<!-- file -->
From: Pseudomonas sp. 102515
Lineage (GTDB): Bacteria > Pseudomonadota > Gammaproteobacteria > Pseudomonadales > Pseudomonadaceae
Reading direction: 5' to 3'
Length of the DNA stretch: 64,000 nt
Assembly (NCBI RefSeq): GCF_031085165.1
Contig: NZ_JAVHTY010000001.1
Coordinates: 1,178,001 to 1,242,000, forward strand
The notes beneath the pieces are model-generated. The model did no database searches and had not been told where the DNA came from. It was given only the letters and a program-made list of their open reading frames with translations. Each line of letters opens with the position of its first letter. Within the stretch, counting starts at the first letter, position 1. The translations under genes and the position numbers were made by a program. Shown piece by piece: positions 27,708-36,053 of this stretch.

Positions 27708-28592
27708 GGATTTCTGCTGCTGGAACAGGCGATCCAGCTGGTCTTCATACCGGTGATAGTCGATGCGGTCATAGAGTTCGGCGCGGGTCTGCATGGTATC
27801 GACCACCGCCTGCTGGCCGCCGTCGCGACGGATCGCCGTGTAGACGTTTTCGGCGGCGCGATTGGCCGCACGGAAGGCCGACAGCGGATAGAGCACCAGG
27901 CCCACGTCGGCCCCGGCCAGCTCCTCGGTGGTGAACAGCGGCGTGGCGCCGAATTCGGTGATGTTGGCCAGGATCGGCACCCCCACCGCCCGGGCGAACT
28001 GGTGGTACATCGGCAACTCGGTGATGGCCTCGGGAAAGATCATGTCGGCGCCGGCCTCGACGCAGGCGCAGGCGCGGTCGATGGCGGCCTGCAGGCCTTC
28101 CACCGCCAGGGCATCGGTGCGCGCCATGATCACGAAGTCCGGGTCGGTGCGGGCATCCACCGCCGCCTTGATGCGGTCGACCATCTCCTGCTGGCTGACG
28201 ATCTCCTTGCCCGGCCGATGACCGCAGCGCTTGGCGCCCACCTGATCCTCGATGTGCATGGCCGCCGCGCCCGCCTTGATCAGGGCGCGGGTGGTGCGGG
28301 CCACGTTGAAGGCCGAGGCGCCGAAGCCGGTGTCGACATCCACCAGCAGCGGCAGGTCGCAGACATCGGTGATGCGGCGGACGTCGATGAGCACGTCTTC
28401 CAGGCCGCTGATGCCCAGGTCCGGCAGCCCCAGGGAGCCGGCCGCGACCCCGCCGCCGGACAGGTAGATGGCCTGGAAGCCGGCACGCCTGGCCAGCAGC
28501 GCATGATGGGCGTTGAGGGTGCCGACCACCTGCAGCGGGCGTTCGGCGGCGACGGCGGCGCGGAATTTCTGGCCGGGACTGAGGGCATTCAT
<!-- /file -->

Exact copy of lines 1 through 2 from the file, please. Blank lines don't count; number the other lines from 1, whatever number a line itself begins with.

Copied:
From: Pseudomonas sp. 102515
Lineage (GTDB): Bacteria > Pseudomonadota > Gammaproteobacteria > Pseudomonadales > Pseudomonadaceae